From: Goddard Space Flight Center
Posted: Wednesday, October 24, 2001
A very bright Sun-grazing comet was discovered by SOHO while a pair of coronal mass ejections are heading for Earth following two explosions above sunspot 9672 on Monday, Oct. 22nd. The expanding cloud(s) will likely strike our planet's magnetosphere on Oct. 24th or 25th and trigger a new round of geomagnetic activity.
A Sun-grazing comets was spotted in the LASCO C3 field and can be seen moving towards the Sun from lower right while the Earth directed CME blast out from the Sun as seen in this mpeg animation:
The comets tail grows as it approaches the Sun and a long tail can be seen in the images and animation from the LASCO C2 field of view. This is one of the brightest comets observed by SOHO:
Here is one still image of the comet. In all these images the shaded disk is a mask in the instrument that blots out direct sunlight. The white circle added within the disk shows the size and position of the visible Sun.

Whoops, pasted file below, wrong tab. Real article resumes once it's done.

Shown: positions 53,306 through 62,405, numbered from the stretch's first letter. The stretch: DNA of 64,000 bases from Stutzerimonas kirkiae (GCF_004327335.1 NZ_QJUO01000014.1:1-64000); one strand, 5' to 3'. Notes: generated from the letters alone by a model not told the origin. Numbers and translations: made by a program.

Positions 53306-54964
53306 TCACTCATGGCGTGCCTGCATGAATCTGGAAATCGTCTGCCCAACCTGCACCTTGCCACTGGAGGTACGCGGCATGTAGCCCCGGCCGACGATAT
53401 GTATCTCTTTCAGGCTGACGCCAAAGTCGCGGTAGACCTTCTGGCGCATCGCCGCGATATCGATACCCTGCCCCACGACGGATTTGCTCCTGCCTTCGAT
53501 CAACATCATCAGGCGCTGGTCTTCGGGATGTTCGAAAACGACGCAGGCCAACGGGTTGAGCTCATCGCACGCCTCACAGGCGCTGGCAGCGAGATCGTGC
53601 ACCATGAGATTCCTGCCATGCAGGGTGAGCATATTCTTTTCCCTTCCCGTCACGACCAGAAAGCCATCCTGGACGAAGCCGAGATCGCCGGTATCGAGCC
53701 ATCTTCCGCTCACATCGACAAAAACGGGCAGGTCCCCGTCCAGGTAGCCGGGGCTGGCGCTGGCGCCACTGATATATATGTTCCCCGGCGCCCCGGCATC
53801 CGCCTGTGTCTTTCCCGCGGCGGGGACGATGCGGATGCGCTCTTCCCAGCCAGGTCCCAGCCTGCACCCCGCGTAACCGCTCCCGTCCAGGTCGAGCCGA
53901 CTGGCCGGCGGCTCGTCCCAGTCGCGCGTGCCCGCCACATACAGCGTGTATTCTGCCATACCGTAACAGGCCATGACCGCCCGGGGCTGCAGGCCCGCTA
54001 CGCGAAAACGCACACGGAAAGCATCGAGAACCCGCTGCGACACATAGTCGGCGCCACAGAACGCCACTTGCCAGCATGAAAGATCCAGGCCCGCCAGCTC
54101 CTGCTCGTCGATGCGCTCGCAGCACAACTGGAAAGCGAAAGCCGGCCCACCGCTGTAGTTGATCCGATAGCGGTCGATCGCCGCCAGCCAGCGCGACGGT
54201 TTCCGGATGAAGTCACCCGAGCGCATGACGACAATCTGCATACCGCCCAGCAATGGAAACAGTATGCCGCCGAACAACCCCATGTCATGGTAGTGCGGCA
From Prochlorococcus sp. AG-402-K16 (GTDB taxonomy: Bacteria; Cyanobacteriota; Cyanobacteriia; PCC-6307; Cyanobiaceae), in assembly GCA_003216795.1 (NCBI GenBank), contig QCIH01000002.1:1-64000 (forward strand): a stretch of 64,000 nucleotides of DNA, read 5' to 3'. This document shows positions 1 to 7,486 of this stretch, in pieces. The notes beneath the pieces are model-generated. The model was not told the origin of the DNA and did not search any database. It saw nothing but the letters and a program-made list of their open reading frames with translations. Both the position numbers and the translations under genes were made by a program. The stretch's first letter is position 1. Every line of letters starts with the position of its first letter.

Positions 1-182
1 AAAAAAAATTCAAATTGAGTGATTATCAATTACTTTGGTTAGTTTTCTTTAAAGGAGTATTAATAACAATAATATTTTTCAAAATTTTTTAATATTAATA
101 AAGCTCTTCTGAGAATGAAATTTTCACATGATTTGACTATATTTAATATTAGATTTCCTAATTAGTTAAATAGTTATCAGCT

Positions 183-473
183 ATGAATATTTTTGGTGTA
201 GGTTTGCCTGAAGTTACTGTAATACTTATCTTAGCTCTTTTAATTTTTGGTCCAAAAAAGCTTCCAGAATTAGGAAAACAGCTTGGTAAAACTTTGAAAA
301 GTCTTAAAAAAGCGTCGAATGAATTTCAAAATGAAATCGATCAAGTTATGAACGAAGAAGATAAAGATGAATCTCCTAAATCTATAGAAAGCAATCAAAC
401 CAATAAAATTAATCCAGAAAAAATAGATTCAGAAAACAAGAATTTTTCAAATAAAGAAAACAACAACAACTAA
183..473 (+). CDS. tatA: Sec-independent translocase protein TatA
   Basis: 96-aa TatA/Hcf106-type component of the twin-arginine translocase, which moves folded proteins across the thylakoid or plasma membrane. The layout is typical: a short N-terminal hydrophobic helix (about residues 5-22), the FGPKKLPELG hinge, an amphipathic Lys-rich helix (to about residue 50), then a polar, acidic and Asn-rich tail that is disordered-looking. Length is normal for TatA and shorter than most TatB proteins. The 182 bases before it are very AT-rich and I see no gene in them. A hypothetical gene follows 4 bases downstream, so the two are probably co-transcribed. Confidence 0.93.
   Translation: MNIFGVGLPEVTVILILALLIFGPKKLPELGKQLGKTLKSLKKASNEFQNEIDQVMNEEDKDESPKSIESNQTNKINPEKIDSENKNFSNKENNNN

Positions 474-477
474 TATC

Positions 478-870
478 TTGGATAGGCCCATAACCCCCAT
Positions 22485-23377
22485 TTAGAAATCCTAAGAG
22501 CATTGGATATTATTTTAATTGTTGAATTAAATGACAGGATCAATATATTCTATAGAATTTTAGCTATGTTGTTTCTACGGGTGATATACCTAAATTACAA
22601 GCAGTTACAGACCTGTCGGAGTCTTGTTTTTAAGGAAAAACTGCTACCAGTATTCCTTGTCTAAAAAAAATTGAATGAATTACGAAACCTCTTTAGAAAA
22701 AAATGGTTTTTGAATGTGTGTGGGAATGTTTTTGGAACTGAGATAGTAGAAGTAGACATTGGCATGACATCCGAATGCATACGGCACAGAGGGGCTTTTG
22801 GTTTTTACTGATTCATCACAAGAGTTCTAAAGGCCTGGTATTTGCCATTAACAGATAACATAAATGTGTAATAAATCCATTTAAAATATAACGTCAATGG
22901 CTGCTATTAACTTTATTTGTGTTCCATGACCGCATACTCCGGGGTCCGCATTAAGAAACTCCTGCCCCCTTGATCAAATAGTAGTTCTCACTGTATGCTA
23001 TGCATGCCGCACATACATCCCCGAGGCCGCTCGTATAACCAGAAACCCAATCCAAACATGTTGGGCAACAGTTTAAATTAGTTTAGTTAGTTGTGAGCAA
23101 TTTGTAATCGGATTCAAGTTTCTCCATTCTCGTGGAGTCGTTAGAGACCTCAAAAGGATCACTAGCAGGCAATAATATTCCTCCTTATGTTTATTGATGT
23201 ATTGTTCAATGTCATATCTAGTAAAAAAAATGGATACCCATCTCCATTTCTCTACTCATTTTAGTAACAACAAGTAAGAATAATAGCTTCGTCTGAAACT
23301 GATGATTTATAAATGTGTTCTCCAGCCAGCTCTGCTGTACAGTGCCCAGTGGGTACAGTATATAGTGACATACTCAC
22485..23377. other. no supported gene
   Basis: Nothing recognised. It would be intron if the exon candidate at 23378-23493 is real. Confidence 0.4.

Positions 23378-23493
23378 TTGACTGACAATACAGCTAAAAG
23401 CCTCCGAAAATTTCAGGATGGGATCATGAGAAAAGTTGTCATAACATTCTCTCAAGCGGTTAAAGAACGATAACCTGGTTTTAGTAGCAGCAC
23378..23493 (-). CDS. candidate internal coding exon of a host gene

SOHO has discovered more than 365 comets in just under 6 years which makes SOHO the most prolific comet finder in the history of astronomy.
Solar radiation heats the comet which in turn causes the outgassing of the water molecules and dust. The dust scatters sunlight at visible wavelengths, making the comet bright in LASCO images. The water molecules break down into oxygen and hydrogen atoms, and the hydrogen atoms interact with the coronal plasma.
IMAGE CREDITS: SOHO (ESA/NASA)
Launched almost 6 years ago as a project of international cooperation between the European Space Agency and NASA, the Solar and Heliospheric Observatory has revolutionized the science of the Sun.
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